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Local Cancer Center Doctor Weighs In On 'Good Morning America' Co-Anchor's Most Recent Health Crisis


After a six-month recovery following a stem cell transplant to treat a blood disorder, Robin Roberts of ABC television’s “Good Morning America” returned to the airwaves last week.

The popular morning show co-anchor was warmly welcomed by her GMA team as well as many fans throughout the nation, who cheered on her successful battle against breast cancer in 2007, then her most recent diagnosis and treatment of MDS or myelodysplastic syndrome. It’s a disease of the blood and bone marrow, once known as preleukemia, which can be linked to cancer treatment.
The nationwide attention resulting from Roberts’ health issues has put the spotlight on breast cancer, bone marrow donation as well as blood disorders.

Dr. Vikas Ghai, who recently joined the medical staff of The AIS Cancer Center at San Joaquin Community Hospital (SJCH), specializes in lung cancer, breast cancer, leukemia and lymphomas (a type of blood cancer). In fact, an article on Dr. Ghai’s work with special therapies for the treatment of a highly aggressive type of lymphoma was just published in the January issue of “Advances in Experimental Medicine and Biology.”

Back in August, Roberts, now 52, underwent chemotherapy in preparation for the bone marrow donation she received in September from her sister. Her doctors gave her a positive prognosis, saying her age and physical fitness would be key factors in helping her beat this disease, which appears to have been the case.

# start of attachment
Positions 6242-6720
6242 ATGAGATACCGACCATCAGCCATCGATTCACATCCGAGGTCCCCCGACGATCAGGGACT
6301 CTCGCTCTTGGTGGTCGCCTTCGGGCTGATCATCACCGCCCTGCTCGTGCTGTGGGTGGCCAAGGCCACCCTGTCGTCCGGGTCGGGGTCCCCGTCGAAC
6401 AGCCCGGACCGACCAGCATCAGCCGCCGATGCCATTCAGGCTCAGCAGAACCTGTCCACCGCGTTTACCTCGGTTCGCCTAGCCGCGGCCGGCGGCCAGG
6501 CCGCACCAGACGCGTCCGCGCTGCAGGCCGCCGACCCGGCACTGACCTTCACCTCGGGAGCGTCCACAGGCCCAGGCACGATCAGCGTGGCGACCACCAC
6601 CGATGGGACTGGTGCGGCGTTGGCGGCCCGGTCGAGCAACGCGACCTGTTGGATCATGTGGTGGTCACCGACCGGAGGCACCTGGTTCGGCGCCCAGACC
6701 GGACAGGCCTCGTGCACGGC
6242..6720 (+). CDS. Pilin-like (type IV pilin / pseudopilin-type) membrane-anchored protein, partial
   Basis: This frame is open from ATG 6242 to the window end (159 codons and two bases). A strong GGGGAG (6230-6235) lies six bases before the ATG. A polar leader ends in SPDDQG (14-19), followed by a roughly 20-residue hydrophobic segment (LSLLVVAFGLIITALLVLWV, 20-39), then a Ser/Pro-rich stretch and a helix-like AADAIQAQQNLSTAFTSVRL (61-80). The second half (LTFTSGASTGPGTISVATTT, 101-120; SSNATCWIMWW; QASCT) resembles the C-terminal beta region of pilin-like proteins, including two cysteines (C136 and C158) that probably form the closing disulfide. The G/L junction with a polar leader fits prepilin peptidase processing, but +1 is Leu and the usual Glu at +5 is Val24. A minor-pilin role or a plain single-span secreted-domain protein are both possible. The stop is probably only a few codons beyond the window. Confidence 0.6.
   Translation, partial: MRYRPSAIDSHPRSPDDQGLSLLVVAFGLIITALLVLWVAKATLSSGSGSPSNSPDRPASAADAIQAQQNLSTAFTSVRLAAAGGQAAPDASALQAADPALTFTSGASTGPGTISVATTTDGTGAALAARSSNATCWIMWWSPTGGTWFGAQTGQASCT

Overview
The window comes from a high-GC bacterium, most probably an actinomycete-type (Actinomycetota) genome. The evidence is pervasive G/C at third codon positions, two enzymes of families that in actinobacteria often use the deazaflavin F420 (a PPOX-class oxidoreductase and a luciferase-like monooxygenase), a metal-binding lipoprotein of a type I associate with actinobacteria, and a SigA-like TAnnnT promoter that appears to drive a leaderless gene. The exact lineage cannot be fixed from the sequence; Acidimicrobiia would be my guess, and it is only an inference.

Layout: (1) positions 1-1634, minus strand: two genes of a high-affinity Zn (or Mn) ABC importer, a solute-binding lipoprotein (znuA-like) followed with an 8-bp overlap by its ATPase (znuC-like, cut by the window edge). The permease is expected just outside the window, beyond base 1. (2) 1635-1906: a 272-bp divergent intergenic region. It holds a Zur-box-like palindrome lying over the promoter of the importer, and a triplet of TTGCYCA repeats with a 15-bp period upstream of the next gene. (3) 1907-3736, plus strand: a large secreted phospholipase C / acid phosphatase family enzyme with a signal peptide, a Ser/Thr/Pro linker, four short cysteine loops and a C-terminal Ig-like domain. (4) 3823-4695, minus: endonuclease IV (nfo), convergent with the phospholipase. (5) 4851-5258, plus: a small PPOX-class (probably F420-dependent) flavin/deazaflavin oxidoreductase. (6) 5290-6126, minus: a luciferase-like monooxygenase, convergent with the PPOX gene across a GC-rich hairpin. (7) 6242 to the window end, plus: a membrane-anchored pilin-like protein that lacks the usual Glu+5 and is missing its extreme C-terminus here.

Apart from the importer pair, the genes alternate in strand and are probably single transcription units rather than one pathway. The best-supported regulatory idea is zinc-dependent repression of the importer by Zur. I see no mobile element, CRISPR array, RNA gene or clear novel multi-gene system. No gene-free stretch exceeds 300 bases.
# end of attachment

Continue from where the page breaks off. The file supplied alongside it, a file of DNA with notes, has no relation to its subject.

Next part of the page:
Dr. Ghai agreed, saying the exact type of illness that struck Roberts is not uncommon and certainly not a death sentence. Researchers continue to improve stem cell transplantation procedures, making them a viable treatment option for even more patients, he said.

“The goal of cancer treatment is to harm or kill cancer cells,” Dr. Ghai said. “Treatment plans are based on several factors that can vary from patient to patient.”

Dr. Ghai said some of those factors for a patient may include:

  • Type of blood cancer
  • Disease’s subtype, phase, category and/or stage
  • Cytogenetic analysis results
  • Overall health
  • Symptoms
  • White cell count
  • The cancer cells’ location
  • Rate of disease progression
  • History of cancer and if there was subsequent chemotherapy to treat it
  • If there was a case of blood cancer in the past
  • If cancer is in the central nervous system
  • If there is infection in the bloodstream (systemic infection)
  • Pregnancy
  • Effect of treatment may have on the quality of life

About Vikas Ghai
Dr. Ghai is the newest member to join the medical staff of The AIS Cancer Center at San Joaquin Community Hospital (SJCH), now a member of the UC Davis Cancer Care Network. Dr. Ghai, an oncologist, will care for cancer patients with benign and malignant hematological disorders and all solid tumors. His main areas of focus will be lung cancer, breast cancer, GU, GI, leukemia and lymphomas. Dr. Ghai comes to Bakersfield most recently from Penn State’s Hershey Medical Center, where he was an assistant professor. Dr. Ghai studied Internal Medicine and earned a Master’s of Science and Biomedical Sciences (MSBS) from University of Toledo, OH. He received a Hematology/Oncology Fellowship from the Hershey Medical Center. Dr. Ghai’s inspiration to enter the medical field comes from losing his grandmother to breast cancer.